Effects of cattle grazing on Ixodes ricinus-borne disease risk in forest areas of the Netherlands

Publication date: Available online 6 December 2019Source: Ticks and Tick-borne DiseasesAuthor(s): Hein Sprong, Sander Moonen, Sipke E. van Wieren, Tim R. HofmeesterAbstractCattle grazing has been suggested to reduce the risk for Lyme borreliosis by decreasing the density of questing Ixodes ricinus infected with Borrelia burgdorferi sensu lato. We tested the hypotheses that cattle grazing used in woodland management decreases the density of questing I. ricinus, and that it decreases the nympal infection prevalence of B. burgdorferi sensu lato. We further expected the nympal infection prevalence of tick-borne pathogens that utilize cattle as amplifying hosts, namely Anaplasma phagocytophilum, and Babesia sensu stricto, to increase. To test these hypotheses, we compared the densities of questing I. ricinus between twenty pairs of plots in grazed and ungrazed forest areas. The density of I. ricinus adults, but not nymphs, was lower in areas grazed by cattle than in ungrazed areas. Nymphs were tested for the presence of Borrelia burgdorferi s.l., Borrelia miyamotoi, Anaplasma phagocytophilum, and Babesia s.s. DNA from twelve paired areas. Anaplasma phagocytophilum and Babesia s.s. from qPCR-positive tick lysates were identified further to the ecotype and species level, respectively, by DNA sequencing. The infection prevalence of A. phagocytophilum was lower, and infection prevalence of Babesia s.s., identified as Babesia venatorum, was higher in grazed areas. In contrast, infectio...
Source: Ticks and Tick borne Diseases - Category: Zoology Source Type: research

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Publication date: Available online 9 October 2020Source: Ticks and Tick-borne DiseasesAuthor(s): Rosa M.M. Gynthersen, Malte M. Tetens, Mathilde Ørbæk, Rasmus Haahr, Viktoria Fana, Klaus Hansen, Helene Mens, Åse Bengård Andersen, Anne-Mette Lebech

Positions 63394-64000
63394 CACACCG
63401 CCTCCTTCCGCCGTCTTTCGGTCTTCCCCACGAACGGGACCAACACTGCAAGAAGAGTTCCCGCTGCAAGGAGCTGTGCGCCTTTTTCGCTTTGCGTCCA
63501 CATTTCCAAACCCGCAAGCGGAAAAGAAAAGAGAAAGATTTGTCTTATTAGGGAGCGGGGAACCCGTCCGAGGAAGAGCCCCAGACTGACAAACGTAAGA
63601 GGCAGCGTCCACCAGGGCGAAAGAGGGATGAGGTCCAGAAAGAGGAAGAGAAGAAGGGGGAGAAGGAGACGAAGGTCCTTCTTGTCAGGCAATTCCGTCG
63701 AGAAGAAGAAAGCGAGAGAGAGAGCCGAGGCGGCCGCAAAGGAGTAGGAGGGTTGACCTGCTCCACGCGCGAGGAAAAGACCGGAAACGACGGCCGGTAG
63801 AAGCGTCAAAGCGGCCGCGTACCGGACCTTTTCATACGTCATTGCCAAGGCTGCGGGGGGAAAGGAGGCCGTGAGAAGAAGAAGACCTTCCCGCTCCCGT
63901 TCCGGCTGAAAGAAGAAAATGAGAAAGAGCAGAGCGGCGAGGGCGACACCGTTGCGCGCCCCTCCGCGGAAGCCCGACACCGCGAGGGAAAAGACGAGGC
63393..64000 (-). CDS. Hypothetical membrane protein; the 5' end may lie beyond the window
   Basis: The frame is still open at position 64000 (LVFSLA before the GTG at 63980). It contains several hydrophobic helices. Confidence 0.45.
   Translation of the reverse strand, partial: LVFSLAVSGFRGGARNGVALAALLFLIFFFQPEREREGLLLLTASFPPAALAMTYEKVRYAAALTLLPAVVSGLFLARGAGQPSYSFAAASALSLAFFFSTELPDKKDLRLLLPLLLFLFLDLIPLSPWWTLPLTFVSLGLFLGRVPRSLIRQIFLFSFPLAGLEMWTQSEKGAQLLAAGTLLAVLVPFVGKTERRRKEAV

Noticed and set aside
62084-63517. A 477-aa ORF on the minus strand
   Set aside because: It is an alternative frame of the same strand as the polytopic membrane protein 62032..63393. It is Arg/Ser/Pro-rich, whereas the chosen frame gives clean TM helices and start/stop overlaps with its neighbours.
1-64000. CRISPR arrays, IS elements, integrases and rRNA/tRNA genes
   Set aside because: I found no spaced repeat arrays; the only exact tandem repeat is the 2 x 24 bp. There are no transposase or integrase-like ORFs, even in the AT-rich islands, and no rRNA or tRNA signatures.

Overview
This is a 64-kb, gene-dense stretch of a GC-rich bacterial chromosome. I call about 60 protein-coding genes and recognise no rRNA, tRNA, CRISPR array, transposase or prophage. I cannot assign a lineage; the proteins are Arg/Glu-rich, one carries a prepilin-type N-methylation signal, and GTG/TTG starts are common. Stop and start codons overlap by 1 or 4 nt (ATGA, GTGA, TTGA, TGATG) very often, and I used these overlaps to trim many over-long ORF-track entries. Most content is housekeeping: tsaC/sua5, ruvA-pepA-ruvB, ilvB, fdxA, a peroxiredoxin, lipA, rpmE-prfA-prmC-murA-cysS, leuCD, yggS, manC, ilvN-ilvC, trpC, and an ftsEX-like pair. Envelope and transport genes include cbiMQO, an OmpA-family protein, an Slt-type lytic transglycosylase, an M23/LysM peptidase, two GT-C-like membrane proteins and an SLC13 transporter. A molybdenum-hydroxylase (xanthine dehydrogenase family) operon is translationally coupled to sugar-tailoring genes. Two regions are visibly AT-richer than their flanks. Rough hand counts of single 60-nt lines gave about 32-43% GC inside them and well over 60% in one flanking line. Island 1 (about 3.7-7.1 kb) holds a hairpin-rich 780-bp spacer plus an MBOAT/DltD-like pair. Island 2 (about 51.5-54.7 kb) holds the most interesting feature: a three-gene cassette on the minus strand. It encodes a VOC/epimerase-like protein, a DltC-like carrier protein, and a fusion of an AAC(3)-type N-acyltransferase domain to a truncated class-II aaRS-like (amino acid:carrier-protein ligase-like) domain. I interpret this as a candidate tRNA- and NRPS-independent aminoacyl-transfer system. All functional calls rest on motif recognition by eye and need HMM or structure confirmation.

Source: Ticks and Tick borne Diseases - Category: Zoology Source Type: research
Conclusions: In this large nationwide cohort, tumor size and tumor location were independent prognostic factors for OS. Furthermore, a higher probability of an RC tumor with increasing age was suggested. An increased use of RT over the years did not translate into improved OS for localized MLS. PMID: 33029074 [PubMed]
Source: Sarcoma - Category: Cancer & Oncology Tags: Sarcoma Source Type: research
Condition:   Keloid Interventions:   Drug: Bleomycin;   Drug: Normal saline Sponsors:   Erasmus Medical Center;   Centre for Human Drug Research, Netherlands Not yet recruiting
Source: ClinicalTrials.gov - Category: Research Source Type: clinical trials
CONCLUSIONS: The higher frequency of AII sub-assemblage suggests that anthroponotic transmission is more common in Salvador, but that zoonotic transmission pathways are also present and a change in susceptibility to different molecular patterns of Giardia may occur during child growth. PMID: 33030834 [PubMed - as supplied by publisher]
Source: Biomedica : Revista del Instituto Nacional de Salud - Category: International Medicine & Public Health Tags: Biomedica Source Type: research
CONCLUSIONS: This study demonstrates the potential danger from the inadvertent introduction of novel disease pathogens and vectors. Awareness of co-infections and Dermacentor reticulatus-related pathogens needs to be increased. PMID: 31694625 [PubMed - in process]
Source: Biomed Res - Category: Research Authors: Tags: BMC Vet Res Source Type: research